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Good taste

The art of eating well

When talking about the food and wine culture of our country, the philologist Piero Camporesi was certainly not wrong in praising Artusi’s work: 790 recipes of peasant origin contained in his manuscript of 1891 “La Scienza in cucina e l’arte di mangiar bene” by Pellegrino Artusi from Romagna.

It is a bona fide cooking manual and compendium of the home-cooking tradition, tied to local and often humble ingredients, to the land, to the seasons and to farming methods.

And it is from here – with products evoking kinship with the land and simple country cooking – from which the chefs of Ravenna set out. Since February 2020, the chefs have also become formally part of the “RavennaFood” association, a local extension of the renowned “Chef to Chef Emiliaromagnacuochi”.

Twenty chefs, gourmets and small producers united by passion for quality cuisine, are convinced that local and possibly little used seasonal products are the true resource that can help restore greatness to the gastronomic heritage of Ravenna.

The chefs of “RavennaFood” have been asked to present a selection of recipes for an itinerary of taste featuring the foremost traditional dishes.

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It is common knowledge that the cuisine of Romagna is dominated by fresh pasta, with which excellent first courses are prepared, especially those in a full-bodied broth, such as passatelli – a mixture of egg, breadcrumbs, Parmesan cheese and nutmeg – or cappelletti, strictly homemade with a rolling pin and chopping board and filled with soft cheese and Parmesan (Parmigiano Reggiano).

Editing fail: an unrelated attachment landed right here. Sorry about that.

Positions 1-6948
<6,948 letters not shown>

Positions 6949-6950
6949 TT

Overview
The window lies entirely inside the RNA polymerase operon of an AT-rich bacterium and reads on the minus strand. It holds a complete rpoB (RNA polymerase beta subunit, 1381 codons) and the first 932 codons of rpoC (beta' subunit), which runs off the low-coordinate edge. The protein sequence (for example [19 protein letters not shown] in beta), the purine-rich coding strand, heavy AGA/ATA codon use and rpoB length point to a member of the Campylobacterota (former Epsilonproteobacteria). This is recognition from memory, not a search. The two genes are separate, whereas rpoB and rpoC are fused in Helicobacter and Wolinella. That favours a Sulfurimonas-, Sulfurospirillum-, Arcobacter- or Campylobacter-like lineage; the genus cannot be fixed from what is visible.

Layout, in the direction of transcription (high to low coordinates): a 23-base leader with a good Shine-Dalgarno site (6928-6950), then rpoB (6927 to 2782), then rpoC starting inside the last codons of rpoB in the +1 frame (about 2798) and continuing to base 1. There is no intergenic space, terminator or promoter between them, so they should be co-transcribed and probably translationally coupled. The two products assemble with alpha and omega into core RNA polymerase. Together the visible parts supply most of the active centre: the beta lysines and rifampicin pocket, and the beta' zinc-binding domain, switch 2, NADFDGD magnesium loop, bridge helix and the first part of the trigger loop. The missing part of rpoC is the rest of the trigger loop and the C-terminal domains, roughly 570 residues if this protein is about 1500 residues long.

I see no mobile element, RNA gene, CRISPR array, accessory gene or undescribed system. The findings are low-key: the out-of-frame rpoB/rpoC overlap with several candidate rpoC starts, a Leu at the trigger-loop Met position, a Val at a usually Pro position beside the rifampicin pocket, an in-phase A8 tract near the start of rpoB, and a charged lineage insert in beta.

Tagliatelle with meat sauce and strozzapreti (a poorer but no less tasty dish made of water, flour and salt) are the most celebrated “dry” first courses.

Sharing humble origins and wide fame, is piadina (thicker in Ravenna, thinner and wider in Rimini), stuffed in a thousand ways: with squacquerone, a typical local cheese, and prosciutto (as pork in the Romagna diet is never absent) or even saraghina, blue fish, breaded and flavoured with parsley and garlic, cooked on the grill.

Among the typical desserts of Romagna is the world famous zuppa inglese (a dessert made with custard, alchermes liqueur and savoiardi), but at home among the Ravenese and habitual holidaymakers, the simple Romagna doughnut is ever popular, often dunked in sweet wine or even Sangiovese.

In fact, on the dining tables of Romagna a good glass of wine is never absent: the foremost is Sangiovese DOCG, strong and full-bodied, perfect for lunch or a rich dinner in Romagna, but also the Albana, a good match for cheese and desserts, such as the typical Romagna doughnut.

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